“Criminal lawyers are part of an ageing profession and it is becoming ever more difficult to replace criminal lawyers as the old ones retire or leave. The ageing of the profession indicates that youngsters are no longer interested in a career in crime. It is simply no longer attractive from the point of view of prospects and living standards” Bill Waddington, Williamsons Solicitors, Chair of the Criminal Law Solicitors Association (CLSA)
“Many of our member firms reliant on criminal legal aid have problem recruiting young solicitors, and nobody in conscience could recommend a new graduate joining a criminal legal aid firm as a career choice unless in a mixed practice or subsidised by private work” – London Criminal Courts Solicitors’ Association
“I deliver PSC training to trainee solicitors. I will struggle to remember more than three in the last five years who have indicated an ambition to work in criminal legal aid. I see no prospect at all of there being lawyers in this area within ten years” – A Deputy District Judge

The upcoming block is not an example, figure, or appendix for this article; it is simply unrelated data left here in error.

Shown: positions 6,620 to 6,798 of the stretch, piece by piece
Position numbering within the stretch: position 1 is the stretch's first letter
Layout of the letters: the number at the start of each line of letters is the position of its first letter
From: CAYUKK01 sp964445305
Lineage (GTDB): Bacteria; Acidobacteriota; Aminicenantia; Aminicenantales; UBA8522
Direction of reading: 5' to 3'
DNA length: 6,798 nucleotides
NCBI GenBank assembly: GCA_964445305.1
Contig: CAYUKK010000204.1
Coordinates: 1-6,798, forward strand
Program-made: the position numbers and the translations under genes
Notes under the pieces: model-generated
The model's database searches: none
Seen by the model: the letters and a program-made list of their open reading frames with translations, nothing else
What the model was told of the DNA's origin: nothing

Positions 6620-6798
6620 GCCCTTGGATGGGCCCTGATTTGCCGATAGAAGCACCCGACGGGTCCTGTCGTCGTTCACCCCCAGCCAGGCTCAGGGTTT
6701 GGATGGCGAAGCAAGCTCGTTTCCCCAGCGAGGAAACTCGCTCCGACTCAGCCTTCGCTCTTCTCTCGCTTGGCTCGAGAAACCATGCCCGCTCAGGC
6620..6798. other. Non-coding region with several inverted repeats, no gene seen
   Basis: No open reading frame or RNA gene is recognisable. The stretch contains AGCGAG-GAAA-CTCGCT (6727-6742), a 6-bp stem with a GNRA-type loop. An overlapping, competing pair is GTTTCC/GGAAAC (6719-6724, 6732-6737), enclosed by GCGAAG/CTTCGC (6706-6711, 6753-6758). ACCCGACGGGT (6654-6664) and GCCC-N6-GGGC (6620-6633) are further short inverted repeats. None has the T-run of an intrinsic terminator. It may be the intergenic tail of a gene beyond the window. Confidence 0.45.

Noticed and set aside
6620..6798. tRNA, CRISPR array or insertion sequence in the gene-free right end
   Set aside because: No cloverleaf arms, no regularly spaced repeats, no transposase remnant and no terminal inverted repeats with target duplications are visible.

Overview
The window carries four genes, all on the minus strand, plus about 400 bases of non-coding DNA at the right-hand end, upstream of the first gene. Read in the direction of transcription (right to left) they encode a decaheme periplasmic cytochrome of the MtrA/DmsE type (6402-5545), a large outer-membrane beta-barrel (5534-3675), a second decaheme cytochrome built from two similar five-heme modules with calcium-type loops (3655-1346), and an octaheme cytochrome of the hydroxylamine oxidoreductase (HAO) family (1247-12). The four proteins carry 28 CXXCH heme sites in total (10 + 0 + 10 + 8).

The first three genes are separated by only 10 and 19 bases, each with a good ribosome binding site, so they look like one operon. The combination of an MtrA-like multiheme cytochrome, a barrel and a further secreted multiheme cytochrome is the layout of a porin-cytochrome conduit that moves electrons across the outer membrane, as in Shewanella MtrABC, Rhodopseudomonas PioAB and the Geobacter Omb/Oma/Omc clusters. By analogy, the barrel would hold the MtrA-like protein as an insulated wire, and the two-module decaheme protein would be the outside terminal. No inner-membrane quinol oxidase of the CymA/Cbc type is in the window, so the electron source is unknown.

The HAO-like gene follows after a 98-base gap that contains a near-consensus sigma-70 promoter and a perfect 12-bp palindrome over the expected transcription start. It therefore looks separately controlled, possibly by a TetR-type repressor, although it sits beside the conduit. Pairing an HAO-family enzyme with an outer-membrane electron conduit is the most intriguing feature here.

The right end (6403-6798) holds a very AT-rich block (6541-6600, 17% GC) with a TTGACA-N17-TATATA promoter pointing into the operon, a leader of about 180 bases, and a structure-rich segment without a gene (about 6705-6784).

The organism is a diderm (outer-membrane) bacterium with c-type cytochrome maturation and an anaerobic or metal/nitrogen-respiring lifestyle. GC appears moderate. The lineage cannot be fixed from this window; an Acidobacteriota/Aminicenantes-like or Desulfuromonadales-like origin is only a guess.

“Even we, a predominantly criminal legal aid firm, suggest work experience/placements think long and hard about a career in legal aid” – VHS Fletchers Solicitors
“YLAL believes that the impact of the proposed changes to criminal legal aid, taken together with cuts implemented by the previous government, will be harmful to the provision of criminal defence and will have particularly negative consequences for junior barristers and solicitors” – Young Legal Aid Lawyers